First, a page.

Sunday, November 8, 2009

Tall Dropseed

Three weeks ago I was visiting the tiny grass called Common Dropseed. Today I’m looking at its big brother the Long-leaved or Tall Dropseed, Sporobolus asper. Many people look at a field of grass and fail to see the different species that make up the stand. Each species differs in its palatability to different animal species, in its growth habits and in its method of producing seed.

Tall Dropseed grows about four feet tall and sometimes forms patches dense enough to exclude other species. The most noticeable characteristic of this grass is the apparent thickened stem at the top of the plant created by rolled leaves. Once you get this visual image in mind, you can see the Tall Dropseed start to visually pop out of the grass stand.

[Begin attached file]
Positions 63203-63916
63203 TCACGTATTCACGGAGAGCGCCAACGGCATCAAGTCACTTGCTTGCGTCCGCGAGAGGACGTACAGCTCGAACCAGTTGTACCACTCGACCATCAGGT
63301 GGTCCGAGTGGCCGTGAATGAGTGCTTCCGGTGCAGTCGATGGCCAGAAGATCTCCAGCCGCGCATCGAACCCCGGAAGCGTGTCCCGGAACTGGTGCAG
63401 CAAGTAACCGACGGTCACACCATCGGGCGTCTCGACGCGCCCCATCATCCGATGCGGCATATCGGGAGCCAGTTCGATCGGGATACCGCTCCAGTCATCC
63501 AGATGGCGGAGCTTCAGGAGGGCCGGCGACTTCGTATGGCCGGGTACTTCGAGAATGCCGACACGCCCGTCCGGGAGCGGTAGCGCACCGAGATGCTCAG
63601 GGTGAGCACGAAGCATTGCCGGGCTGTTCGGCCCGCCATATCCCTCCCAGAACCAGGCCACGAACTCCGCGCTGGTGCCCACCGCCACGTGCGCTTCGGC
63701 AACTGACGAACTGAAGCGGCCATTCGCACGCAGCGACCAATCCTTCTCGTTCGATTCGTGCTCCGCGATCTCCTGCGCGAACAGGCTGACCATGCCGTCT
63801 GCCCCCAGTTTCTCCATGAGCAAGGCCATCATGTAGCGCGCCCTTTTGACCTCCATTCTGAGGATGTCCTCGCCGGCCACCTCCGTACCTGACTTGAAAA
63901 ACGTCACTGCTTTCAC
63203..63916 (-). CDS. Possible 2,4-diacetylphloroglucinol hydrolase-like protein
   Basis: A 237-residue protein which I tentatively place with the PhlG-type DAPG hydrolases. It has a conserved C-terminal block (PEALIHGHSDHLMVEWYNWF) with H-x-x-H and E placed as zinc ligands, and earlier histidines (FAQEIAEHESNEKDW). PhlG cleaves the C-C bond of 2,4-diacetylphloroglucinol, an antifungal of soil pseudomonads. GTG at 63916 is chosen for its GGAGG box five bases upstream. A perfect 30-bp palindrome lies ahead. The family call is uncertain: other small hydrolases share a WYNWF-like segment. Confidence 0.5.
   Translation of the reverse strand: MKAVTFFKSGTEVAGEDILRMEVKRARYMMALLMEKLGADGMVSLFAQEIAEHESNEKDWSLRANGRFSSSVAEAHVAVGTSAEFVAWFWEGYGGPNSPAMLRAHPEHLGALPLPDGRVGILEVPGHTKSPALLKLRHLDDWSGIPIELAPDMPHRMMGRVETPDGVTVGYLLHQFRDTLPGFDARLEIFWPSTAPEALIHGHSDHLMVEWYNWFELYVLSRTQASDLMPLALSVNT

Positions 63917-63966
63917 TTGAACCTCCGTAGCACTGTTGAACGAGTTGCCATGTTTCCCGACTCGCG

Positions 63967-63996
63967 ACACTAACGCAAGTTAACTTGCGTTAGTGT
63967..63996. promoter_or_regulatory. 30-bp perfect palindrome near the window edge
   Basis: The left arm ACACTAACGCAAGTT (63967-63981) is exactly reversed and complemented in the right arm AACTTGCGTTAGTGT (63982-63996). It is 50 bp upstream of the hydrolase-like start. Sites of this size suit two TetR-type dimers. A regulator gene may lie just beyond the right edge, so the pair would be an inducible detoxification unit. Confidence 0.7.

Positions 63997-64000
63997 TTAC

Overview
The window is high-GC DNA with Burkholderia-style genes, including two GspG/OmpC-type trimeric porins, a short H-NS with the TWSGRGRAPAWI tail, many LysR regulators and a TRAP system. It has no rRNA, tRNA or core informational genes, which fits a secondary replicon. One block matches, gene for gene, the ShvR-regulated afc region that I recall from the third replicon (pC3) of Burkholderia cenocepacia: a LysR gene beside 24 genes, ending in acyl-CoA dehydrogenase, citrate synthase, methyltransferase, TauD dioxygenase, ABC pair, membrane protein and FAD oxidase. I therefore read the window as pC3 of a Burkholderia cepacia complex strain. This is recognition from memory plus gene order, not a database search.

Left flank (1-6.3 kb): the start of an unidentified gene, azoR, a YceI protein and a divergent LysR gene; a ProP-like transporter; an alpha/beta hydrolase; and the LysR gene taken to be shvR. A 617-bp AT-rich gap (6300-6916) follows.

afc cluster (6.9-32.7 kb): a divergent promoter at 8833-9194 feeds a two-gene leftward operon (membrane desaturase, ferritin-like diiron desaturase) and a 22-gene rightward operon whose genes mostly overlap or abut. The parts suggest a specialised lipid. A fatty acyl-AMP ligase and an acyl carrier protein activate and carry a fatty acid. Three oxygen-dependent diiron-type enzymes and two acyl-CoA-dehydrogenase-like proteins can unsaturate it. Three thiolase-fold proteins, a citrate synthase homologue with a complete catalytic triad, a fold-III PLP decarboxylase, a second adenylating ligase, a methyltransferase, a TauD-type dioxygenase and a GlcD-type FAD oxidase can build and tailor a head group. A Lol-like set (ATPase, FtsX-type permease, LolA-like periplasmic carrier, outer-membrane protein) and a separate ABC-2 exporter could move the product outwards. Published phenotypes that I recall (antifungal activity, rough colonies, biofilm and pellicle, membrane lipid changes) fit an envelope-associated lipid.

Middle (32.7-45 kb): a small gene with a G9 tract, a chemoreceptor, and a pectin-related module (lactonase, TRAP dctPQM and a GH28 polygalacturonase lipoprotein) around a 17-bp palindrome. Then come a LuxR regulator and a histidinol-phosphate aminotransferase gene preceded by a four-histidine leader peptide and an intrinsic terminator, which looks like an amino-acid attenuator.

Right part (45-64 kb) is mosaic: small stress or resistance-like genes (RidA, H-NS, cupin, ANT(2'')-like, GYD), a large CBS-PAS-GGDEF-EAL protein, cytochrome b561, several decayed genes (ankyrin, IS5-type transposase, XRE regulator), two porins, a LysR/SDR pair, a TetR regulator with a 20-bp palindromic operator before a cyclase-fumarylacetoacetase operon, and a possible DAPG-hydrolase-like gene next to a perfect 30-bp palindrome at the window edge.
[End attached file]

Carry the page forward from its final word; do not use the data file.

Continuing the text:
The flowers and seeds are found inside this rolled leaf sheath. The cycle of wetting and drying causes the leaf to gradually open to release the seeds. The speed of this process varies among plants and sometimes takes several months before the seeds are released. It takes some work to open the rolled leaves so birds usually leave these seeds alone when other food is available. It’s not uncommon in late winter to find where a bird has worked to open a rolled leaf to get at the seeds inside.

The lower leaves and the leaves on non-flowering plants form thin wispy curls. These leaves are what give away the Tall Dropseed’s presence in early summer. The thin leaves of the young plant form what appears to be an almost insubstantial green mist among the other tall grasses.

1 comment:

  1. ...very interesting. I always learn something when I visit your blog. Enjoyed your kingfisher post below. I like the color in the female. I usually only get to see the male on the strip of Little Miami River I visit regularly.